Art Beat: Elisa Albert's "After Birth"

Nov 8, 2018

Elisa Albert
Credit Phillip Angert

On Elisa Albert’s website, you see a woman in a straitjacket, pencil clamped tightly in her bright red lips. That’s how Albert writes, despite pressure to conform or live a lie. Albert is all about brutal honesty. In her newest novel, After Birth (Houghton Mifflin Harcourt, 2015), a young woman learns how to cope with becoming a mother. It isn’t pretty. But when reviewers peg her book as being about post- partum depression, Albert pushes back.

“It’s something that gets brought up again and again in all kinds of reviews,” Albert says. “Yet it doesn’t exist in the book itself. People tend to really want to use that as a way to understand this character. I push against that, because I think this character who is having a very sane reaction to a very insane culture.”

Albert instead describes her book as a story about a woman trying to find her way in life. “It’s not always easy, it’s not always neat, it’s not always clean. In fact, it’s very often very messy,” Albert says. “It tells a story in which everything is not hunky dory. There are no easy answers—it’s about a struggle.”

Credit Houghton Mifflin Harcourt

To help her through her struggle, Albert’s character, Ari, befriends another woman in a similar situation. Her strong connection with Mina helps both women maneuver the challenges of losing identity during pregnancy and motherhood. Part of the insanity Albert says women have to face when raising babies today is the expectation that they can do it alone. She says a better model is welcoming and accepting help from others, including grandparents, other relatives, and friends to share in the responsibilities of raising our children.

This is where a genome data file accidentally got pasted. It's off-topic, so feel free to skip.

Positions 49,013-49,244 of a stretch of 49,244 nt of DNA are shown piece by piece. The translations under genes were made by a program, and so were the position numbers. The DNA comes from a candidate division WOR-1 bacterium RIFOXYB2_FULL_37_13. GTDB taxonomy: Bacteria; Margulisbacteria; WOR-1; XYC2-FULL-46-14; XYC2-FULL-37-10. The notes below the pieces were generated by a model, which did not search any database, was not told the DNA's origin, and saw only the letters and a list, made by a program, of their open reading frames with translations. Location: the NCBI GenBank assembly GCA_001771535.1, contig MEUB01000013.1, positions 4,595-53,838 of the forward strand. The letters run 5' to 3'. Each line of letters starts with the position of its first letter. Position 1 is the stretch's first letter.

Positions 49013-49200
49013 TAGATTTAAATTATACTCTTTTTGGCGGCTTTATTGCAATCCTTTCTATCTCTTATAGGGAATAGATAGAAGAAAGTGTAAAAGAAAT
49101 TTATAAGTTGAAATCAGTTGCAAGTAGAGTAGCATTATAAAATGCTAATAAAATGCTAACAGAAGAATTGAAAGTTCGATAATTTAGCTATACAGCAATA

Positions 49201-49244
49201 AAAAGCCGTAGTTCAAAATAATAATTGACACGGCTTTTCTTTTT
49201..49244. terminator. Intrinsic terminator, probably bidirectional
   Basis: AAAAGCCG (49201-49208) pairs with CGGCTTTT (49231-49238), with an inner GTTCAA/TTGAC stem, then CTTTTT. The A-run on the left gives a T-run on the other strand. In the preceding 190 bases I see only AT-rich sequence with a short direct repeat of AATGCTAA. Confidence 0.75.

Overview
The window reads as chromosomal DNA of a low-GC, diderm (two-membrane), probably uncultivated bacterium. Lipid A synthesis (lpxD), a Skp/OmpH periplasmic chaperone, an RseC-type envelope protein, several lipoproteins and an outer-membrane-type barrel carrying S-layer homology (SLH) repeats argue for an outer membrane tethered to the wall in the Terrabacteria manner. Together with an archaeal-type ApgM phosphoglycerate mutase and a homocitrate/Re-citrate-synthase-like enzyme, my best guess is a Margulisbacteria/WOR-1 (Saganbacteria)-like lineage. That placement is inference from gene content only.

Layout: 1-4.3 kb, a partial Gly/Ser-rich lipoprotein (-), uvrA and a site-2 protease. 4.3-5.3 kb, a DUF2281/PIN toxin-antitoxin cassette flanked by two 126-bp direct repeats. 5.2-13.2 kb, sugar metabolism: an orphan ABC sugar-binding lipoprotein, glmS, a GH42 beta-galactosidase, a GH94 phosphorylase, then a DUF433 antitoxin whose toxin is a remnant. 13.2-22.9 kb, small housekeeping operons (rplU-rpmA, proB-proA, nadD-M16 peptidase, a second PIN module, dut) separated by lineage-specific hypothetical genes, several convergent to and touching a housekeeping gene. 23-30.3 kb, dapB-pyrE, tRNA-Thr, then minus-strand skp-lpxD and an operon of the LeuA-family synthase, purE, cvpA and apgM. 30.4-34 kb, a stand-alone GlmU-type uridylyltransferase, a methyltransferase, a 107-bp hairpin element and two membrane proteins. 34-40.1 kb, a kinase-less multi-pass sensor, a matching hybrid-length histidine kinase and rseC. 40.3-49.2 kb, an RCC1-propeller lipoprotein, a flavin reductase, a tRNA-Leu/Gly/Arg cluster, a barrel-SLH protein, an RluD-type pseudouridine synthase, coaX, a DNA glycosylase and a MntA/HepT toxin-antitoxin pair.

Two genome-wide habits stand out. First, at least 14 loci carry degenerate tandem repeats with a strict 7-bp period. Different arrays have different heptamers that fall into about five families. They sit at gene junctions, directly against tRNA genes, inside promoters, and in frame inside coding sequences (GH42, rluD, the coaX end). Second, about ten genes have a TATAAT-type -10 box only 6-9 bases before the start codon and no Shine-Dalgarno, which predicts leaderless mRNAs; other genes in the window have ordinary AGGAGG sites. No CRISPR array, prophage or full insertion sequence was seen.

“The other idea in our culture that does harm is the idea that babies fill space in our lives, that our relationship with an infant is going to somehow fulfill us,” Albert says. “Infants are not capable of upholding their end of the bargain in that equation.”

Albert will read from her work, including After Birth and excerpts from a new work-in-progress, as part of the Gwen Frostic Reading Series on Thursday, November 15, at 7 p.m. in Room 157-159 of the Bernhard Center at Western Michigan University. The reading is free and open to the public.

After Birth is the winner of the 2016 Paterson Fiction Prize. It was named one of NPR’s Best Books of 2015, and was listed in O, The Oprah Magazine’s "10 Titles to Pick Up Now," among other notices. Albert is also the author of The Book of Dahlia (2008); How This Night is Different (2006); and was the editor of the anthology Freud’s Blind Spot (2010). She lives in upstate New York with her family.

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